One of the first reviews of ‘Gwendy’s Button Box’ can be found at SechrestThings.com. If you want to know what the box is all about, some answers to your questions can be found there.
At the start of the novel, twelve year old Gwendy Peterson is gifted with a mysterious button box. Given to her by an equally mysterious stranger, Gwendy surmises that the box holds strange powers. For one thing, it dispenses extremely rare mint condition silver dollars at will, as well as tiny chocolates that will leave Gwendy satisfied enough to stop overeating. She’s been made fun of at school for her weight and has taken to running up Castle View’s “suicide steps” each day to shed a few pounds. The most daunting thing about the box, however, are the buttons it possesses. Not the kind of buttons you would sew onto a jacket, but the kind that you would push. (Or, maybe you wouldn’t.) There is a different colored button for each continent, plus a red button and a black one. The stranger who entrusts her with this gift tells Gwendy the red one is for “whatever she wants” and the black one is the most dangerous, as it is all encompassing. When Gwendy inquires what exactly the buttons do, the stranger poses to her: Why ask a question you already know the answer to?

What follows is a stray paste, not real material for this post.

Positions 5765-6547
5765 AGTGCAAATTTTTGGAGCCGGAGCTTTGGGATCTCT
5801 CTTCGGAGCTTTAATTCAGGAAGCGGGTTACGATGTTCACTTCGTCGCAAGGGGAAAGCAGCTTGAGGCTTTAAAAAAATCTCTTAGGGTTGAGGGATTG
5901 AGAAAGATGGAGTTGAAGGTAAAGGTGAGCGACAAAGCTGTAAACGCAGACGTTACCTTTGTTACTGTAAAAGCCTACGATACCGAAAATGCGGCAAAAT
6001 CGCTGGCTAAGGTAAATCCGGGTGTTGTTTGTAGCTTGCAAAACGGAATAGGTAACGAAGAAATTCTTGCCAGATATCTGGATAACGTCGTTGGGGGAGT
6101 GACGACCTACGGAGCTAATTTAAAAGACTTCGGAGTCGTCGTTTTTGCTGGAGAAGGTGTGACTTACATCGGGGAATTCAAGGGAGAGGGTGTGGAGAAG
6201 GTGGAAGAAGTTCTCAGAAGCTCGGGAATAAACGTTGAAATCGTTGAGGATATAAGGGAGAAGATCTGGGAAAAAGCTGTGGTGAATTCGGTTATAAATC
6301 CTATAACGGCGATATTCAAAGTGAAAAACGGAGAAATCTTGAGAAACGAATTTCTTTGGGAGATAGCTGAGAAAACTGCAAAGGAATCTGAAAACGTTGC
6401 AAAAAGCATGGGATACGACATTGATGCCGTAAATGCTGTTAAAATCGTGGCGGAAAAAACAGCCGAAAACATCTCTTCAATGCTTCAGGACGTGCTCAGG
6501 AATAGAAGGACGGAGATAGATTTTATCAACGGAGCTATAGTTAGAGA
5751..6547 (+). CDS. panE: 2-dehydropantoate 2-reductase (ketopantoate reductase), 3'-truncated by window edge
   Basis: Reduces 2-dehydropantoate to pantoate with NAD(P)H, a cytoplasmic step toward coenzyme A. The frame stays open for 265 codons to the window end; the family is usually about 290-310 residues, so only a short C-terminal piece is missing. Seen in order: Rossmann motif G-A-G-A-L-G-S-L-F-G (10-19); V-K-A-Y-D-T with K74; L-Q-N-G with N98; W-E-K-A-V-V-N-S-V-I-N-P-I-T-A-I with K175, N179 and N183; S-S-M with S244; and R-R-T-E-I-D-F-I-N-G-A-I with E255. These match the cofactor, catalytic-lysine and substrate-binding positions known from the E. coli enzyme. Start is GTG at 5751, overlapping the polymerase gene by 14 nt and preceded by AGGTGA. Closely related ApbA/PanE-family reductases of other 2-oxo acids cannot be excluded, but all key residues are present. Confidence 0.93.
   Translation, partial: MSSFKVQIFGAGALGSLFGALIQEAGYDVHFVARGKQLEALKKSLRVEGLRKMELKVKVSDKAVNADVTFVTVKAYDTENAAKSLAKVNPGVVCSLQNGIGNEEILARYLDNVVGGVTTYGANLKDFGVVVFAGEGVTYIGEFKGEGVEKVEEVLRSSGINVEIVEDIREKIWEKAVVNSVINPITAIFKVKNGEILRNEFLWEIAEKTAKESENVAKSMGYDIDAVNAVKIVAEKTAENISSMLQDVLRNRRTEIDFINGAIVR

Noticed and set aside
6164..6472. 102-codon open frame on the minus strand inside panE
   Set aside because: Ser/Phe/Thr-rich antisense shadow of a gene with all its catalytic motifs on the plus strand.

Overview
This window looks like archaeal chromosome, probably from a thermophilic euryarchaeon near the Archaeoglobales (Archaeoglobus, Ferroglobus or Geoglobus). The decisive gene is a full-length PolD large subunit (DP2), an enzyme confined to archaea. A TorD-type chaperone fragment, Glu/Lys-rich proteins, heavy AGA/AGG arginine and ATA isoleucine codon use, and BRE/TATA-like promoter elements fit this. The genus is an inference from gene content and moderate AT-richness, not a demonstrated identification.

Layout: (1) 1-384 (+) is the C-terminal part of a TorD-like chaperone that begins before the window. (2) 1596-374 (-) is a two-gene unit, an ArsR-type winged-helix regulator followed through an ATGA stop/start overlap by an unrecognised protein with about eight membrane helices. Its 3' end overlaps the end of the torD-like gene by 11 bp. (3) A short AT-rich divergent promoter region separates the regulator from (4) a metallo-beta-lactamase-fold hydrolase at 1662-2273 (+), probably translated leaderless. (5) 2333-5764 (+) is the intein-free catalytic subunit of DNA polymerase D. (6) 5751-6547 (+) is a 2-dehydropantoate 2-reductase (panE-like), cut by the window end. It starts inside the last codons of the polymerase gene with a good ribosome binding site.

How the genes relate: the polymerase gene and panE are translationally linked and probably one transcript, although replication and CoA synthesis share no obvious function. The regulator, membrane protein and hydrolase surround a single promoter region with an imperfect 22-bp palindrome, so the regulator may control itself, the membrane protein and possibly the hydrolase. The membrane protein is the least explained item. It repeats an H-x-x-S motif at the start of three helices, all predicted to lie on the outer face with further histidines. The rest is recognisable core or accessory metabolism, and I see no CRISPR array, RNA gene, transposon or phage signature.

Gwendy must decide for herself what she will do with the box, where she will hide it, and how she will use it. In her hands, she suspects she just might hold the fate of the world.
This is the first story in quite some time to take place in Stephen King’s fictitious town of Castle Rock. In the timeline of the Stephen King universe, Gwendy’s story would take place right around the time Johnny Smith would be waking up from his coma in The Dead Zone. And yes indeed, there is an Easter egg or two for the hardest of hardcore King fans.
Gwendy’s Button Box is a fast and fun collaboration, at many points showcasing the best qualities of both its authors. Stephen King and Richard Chizmar have styles unique unto themselves. Together, however, their combined techniques prove simply delightful.
Read the original review here